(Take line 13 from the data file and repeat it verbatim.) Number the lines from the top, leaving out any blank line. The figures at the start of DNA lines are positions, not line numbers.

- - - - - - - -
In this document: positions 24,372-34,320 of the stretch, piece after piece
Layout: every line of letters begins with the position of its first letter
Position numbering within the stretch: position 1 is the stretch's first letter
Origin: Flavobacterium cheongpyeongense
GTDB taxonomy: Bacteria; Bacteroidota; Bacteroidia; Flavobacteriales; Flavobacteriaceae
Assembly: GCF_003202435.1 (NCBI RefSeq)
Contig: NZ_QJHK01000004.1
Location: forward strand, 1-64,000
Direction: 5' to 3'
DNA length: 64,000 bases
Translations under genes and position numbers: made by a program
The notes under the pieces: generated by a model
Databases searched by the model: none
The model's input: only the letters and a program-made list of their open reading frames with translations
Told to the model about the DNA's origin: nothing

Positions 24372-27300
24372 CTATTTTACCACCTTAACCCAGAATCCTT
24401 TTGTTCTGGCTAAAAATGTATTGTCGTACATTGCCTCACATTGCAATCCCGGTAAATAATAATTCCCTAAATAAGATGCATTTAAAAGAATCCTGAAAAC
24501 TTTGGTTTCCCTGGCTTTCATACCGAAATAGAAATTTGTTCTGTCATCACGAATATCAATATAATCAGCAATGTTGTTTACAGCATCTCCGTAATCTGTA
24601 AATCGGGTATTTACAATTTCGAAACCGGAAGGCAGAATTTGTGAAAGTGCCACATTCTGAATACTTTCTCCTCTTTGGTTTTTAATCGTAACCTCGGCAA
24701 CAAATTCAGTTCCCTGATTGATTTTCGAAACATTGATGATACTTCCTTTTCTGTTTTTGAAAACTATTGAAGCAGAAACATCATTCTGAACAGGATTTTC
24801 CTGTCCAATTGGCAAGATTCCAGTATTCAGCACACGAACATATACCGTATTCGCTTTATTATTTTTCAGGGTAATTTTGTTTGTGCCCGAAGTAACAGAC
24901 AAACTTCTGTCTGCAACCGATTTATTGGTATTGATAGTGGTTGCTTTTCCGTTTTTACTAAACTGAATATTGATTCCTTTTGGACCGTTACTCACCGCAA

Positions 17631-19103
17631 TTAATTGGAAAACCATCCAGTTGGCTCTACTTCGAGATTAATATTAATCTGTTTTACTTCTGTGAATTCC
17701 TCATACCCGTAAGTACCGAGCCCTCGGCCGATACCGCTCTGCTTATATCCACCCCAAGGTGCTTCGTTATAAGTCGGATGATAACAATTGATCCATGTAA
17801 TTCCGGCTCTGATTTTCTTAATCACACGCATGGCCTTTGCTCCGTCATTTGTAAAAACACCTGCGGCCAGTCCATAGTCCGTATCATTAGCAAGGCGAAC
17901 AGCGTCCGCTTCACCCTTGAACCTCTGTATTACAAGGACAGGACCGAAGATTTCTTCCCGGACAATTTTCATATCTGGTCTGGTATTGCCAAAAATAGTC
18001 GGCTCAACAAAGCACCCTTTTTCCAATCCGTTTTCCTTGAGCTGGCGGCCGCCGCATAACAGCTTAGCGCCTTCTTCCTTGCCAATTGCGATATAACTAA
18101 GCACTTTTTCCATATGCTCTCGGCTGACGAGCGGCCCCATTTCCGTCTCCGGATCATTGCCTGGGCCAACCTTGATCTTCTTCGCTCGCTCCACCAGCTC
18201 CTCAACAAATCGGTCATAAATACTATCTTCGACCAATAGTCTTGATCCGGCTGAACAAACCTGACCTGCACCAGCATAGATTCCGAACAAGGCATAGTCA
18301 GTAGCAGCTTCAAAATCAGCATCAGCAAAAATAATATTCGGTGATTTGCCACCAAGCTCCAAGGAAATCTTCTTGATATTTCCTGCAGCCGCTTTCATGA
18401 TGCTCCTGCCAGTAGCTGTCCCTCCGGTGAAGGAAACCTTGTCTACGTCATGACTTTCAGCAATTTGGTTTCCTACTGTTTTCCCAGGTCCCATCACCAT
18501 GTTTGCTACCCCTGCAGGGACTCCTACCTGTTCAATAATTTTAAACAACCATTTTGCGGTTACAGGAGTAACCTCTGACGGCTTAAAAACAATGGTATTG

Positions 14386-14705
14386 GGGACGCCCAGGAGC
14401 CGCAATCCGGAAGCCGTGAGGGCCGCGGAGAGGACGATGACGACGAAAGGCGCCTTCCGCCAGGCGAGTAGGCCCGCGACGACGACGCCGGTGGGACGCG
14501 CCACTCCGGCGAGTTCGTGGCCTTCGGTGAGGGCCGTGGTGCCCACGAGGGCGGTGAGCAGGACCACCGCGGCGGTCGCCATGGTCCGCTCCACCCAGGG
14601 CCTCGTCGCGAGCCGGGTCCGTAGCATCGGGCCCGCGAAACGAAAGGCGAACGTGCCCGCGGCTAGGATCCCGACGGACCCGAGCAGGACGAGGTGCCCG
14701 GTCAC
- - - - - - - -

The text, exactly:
Databases searched by the model: none